Lumberyard
User Guide (Version 1.21)

PhysX Collider

The PhysX Collider component provides a shape to the physics object. How the object moves or not depends on the PhysX Rigid Body Physics component.

  • If the entity has the PhysX Collider component only, Lumberyard treats the entity as a static collider that doesn't move. This can be useful for creating game objects such as a wall or mountain.

  • If the entity also has the PhysX Rigid Body Physics component, Lumberyard treats the entity as a dynamic collider. Dynamic colliders mean that the entity can move.

You can specify how the entity behaves or interacts with other entities in the PhysX Collider properties. You can also attach multiple PhysX Collider components to an entity, so that you can define different mesh colliders.

The PhysX Collider component requires the PhysX gem.

For more information, see Simulating Physics Behavior with the PhysX System.

PhysX Collider Properties


                PhysX Collider component properties.

The PhysX Collider component has the following properties.

Property Description

Collision Layer

Collision layer on which this collision exists.

For more information, see Collision Layers.

Collides With

Layers in which this collider will intersect.

For more information, see Collision Groups.

Draw Collider

Renders the collider in the viewport. Set this property so that you can view how your entities interact.

Enabled by default.

Trigger

Turns the collider into a trigger.

Offset

Local offset of the collider relative to the entity.

Rotation

Local rotation of the collider relative to the entity.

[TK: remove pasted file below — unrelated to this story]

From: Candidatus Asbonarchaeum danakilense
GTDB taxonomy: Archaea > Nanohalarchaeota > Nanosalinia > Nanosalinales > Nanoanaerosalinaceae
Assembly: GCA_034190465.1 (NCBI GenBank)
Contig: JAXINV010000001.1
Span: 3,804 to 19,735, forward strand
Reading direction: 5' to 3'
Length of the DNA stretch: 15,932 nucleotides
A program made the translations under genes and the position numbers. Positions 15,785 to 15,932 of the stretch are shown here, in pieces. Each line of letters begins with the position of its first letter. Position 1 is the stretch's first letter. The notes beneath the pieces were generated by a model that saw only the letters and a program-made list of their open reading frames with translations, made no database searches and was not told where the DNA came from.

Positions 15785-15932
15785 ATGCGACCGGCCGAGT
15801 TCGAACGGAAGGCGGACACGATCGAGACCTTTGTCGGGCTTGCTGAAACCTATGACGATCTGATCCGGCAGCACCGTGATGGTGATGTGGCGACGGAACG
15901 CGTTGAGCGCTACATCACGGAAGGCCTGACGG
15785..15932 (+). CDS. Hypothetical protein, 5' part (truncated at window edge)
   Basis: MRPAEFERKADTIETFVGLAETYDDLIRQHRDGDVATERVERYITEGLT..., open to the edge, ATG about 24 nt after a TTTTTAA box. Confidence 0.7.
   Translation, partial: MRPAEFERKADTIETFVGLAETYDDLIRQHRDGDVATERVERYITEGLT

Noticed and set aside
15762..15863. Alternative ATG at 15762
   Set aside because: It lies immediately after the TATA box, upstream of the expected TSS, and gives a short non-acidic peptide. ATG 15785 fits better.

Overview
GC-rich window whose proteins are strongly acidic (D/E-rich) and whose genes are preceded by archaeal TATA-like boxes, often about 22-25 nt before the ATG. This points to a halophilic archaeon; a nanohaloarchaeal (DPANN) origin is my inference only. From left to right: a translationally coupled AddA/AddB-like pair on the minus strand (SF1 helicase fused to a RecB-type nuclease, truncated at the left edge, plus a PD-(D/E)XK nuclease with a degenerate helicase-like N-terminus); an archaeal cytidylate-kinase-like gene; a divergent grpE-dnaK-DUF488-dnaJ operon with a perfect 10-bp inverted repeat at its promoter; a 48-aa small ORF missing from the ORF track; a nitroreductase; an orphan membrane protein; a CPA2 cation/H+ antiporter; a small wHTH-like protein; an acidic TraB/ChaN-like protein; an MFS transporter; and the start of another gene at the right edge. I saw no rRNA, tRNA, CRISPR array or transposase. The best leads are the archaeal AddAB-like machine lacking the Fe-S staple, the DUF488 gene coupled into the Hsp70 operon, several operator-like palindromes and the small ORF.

Material Library

Material assigned to the collider.

Shape

Shape of the collider. You can specify the following:

  • Box

  • Sphere

  • Capsule

For more information, see Primitive Colliders.

If you want to use a custom collider shape, you can specify the following;

  • PhysicsAsset

For more information, see Creating Mesh Colliders.

Radius

(Sphere only)

Radius of the sphere collider.

Sphere takes the largest value in the Scale property in the Transform component and multiplies it with the Radius.

Dimensions

(Box only)

Dimensions of the box collider.

Height

(Capsule only)

Total height of the capsule collider.

If you set a value that is less than twice the Radius, the Height defaults to a value that is twice the Radius.

For example, if the Radius is 5 and you set a Height at 7, this value changes to 10.

Radius

(Capsule only)

Radius of the capsule collider.

You can't specify a value that is greater than half the value for Height.

For example, if the Height is 10, the radius can be a maximum of 5.

Asset Scale

(PhysicsAsset only)

Scale of the asset collider.

Tip

You can use this property to modify the physics collider shape independent of the entity.

PxMesh

(PhysicsAsset only)

The pxmesh asset assigned to the collider (convex mesh only).

For more information, see Exporting a PxMesh Asset.

Creating a Static PhysX Entity

A PhysX entity that is static can interact with other entities, but doesn't move.

To create a static PhysX entity

  1. Create an entity. For more information, see Creating an Entity.

  2. In the Entity Inspector, choose Add Component and then select a Mesh component.

  3. For Mesh asset, select the mesh asset so that your entity is visible, such as a tree_08.cgf.

  4. Add the PhysX Collider component to the entity.